Science

Retrograde Trojan: Jupiter shares an orbit with Bee-Zed A possible refugee from the Oort Cloud that is revolving backwards around the Sun is reshaping our understanding of orbital dynamics by sharing an orbit with the giant planet Jupiter. The object, known as 2015 BZ509 or “Bee-Zed” for short, was first spotted by the Pan-STARRS survey and followed up by a team lead by Paul Wiegert of the University of Western Ontario in Canada using the Large Binocular Telescope in Arizona. If we were to look down at the solar system from above the Sun’s north pole, we would see the vast majority of objects including all the planets orbiting in a counterclockwise fashion. Bee-Zed bucks this trend: it orbits clockwise in retrograde fashion. Although rare, retrograde orbits per se are not mysterious. What really makes Bee-Zed stand out is that it also shares Jupiter’s orbit, in a 1:–1 resonance (the minus sign indicating retrograde motion). …

During yoga pranayama exercises people practice controlling the breath, or prana, to induce a state of calm and focus. Paying attention to breathing and slowing down respiration is a core component of many mindfulness practices. Research suggests the practice has multiple benefits—it induces an overall sense of well-being while reducing anxiety and improved sleep. But what exactly is going on in the brain during meditation? Imaging studies of humans have shown brain regions involved in mind-wandering, attention and emotion are involved in various stages of mindfulness practice. A new mouse study, published Thursday in Science, shows that neurons in the brain stem may also mediate the link between breathing and inducing a state of meditative calm. Pacing Breaths The basis for the new study dates back to 1991, when a group of neuroscientists at the University of California, Los Angeles, (U.C.L.A.) discovered the pre-Bötzinger complex, an area containing neurons that fired rhythmically in time with …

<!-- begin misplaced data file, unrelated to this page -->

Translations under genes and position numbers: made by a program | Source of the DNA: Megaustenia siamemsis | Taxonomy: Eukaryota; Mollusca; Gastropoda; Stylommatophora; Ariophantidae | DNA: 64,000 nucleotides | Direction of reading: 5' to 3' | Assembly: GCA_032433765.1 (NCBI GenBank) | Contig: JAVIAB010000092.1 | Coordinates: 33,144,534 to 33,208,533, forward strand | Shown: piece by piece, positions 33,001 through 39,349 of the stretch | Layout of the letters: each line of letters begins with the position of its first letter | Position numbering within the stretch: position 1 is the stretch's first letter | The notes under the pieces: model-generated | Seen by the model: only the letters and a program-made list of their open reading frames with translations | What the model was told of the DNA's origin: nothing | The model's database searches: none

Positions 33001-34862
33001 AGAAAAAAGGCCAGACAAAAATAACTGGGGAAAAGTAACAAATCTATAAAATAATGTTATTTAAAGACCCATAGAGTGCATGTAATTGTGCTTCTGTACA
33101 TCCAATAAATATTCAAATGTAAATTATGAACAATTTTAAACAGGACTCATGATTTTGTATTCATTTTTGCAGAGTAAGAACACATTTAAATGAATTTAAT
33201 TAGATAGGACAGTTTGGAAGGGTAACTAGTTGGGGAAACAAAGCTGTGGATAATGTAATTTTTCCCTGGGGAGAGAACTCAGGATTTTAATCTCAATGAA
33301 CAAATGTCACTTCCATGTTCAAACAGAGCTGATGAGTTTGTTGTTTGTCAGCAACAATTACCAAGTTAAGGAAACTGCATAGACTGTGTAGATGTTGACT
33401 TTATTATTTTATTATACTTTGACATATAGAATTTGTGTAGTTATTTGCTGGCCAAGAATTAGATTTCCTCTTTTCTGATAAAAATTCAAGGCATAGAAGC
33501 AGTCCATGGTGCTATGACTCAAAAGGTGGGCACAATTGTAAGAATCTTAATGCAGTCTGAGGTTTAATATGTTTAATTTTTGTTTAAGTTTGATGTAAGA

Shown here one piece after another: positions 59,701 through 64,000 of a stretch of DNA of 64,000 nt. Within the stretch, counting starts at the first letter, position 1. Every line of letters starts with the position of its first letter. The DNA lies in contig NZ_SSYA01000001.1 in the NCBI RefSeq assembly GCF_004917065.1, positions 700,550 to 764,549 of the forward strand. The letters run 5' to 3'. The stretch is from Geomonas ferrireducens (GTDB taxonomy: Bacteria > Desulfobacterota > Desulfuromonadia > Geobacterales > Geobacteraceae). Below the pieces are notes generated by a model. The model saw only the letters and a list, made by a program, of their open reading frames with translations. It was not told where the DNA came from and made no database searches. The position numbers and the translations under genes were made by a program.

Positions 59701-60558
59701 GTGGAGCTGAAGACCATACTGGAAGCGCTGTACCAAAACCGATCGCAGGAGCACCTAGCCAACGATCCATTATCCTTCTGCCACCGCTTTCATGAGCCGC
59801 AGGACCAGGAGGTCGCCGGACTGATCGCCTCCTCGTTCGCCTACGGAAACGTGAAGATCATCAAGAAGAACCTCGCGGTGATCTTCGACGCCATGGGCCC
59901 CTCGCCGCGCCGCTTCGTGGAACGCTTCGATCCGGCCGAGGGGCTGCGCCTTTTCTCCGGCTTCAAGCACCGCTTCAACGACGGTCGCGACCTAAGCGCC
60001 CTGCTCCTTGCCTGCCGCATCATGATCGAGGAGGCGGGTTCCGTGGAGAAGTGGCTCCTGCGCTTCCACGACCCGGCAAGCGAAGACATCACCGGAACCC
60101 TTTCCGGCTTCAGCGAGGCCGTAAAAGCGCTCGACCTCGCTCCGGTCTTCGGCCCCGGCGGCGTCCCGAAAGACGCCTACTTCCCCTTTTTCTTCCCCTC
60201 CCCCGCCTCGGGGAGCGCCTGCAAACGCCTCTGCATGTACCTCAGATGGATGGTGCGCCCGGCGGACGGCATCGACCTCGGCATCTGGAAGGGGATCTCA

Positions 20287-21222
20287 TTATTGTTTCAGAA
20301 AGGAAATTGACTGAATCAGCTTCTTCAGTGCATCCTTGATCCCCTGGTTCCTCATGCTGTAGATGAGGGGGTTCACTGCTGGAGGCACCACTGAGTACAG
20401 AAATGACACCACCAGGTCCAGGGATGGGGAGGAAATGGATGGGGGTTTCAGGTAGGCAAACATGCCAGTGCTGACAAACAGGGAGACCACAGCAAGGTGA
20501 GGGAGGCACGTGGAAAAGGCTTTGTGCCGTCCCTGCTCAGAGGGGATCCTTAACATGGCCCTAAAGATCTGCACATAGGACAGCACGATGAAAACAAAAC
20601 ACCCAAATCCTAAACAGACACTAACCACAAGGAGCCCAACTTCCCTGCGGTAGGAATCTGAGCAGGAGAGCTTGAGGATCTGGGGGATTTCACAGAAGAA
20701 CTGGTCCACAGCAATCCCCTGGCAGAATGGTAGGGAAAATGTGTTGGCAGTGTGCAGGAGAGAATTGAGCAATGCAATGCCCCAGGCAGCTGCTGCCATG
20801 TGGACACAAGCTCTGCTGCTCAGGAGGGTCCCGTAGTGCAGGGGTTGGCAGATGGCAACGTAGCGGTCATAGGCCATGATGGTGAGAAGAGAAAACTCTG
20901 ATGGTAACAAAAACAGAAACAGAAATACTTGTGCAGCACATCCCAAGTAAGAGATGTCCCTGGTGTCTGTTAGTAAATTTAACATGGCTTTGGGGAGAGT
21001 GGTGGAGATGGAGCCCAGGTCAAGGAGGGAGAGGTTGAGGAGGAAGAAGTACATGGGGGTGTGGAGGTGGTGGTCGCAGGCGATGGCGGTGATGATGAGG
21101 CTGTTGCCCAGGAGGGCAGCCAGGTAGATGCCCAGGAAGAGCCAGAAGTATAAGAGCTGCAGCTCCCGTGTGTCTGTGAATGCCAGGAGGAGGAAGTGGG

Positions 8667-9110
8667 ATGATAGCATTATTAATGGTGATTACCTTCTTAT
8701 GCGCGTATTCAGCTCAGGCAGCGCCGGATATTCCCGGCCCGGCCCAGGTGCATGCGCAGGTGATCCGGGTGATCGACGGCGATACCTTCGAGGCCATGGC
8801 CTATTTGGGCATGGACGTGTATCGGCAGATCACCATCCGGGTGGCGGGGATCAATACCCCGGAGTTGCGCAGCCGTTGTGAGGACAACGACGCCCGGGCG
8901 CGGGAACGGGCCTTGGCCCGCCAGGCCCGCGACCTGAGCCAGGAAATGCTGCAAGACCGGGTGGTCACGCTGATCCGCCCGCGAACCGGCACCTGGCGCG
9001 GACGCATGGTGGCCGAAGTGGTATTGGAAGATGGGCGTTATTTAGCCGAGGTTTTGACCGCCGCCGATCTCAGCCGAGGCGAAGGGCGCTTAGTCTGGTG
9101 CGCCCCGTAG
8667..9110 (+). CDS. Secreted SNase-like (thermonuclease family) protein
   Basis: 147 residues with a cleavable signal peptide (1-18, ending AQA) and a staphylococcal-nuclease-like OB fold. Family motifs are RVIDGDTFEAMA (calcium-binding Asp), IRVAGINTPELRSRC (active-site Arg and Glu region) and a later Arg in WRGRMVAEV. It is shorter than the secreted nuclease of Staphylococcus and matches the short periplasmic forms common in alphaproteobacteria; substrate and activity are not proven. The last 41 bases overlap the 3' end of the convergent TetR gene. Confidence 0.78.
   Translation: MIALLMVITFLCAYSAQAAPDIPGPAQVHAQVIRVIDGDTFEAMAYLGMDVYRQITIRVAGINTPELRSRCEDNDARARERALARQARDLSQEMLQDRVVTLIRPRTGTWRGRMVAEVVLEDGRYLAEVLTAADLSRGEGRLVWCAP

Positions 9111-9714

Watch enough science fiction movies and you’ll probably come to the conclusion that humans are living on borrowed time. Whether it’s HAL 9000’s murderous meltdown in 2001: A Space Odyssey or Skynet’s sadistic self-preservation tactics in the Terminator franchise, artificial intelligence usually comes off as a well-intentioned attempt to serve humanity that—through some overlooked technical flaw—ends up trying to extinguish it. The latest dystopian prophecy arrives Friday with the release of Ghost in the Shell, one of a few major releases this year to feature AI prominently in its plot. The film—based on the 1995 anime movie and Kodansha Comics manga series of the same name—tells the story of a special ops human–cyborg hybrid known as the Major (Scarlett Johansson). She leads an elite crime-fighting task force whose main mission is to protect a company that makes AI robots. Ghost depicts a technologically advanced society in which a person’s brain—including the Major’s—is susceptible to hacking, …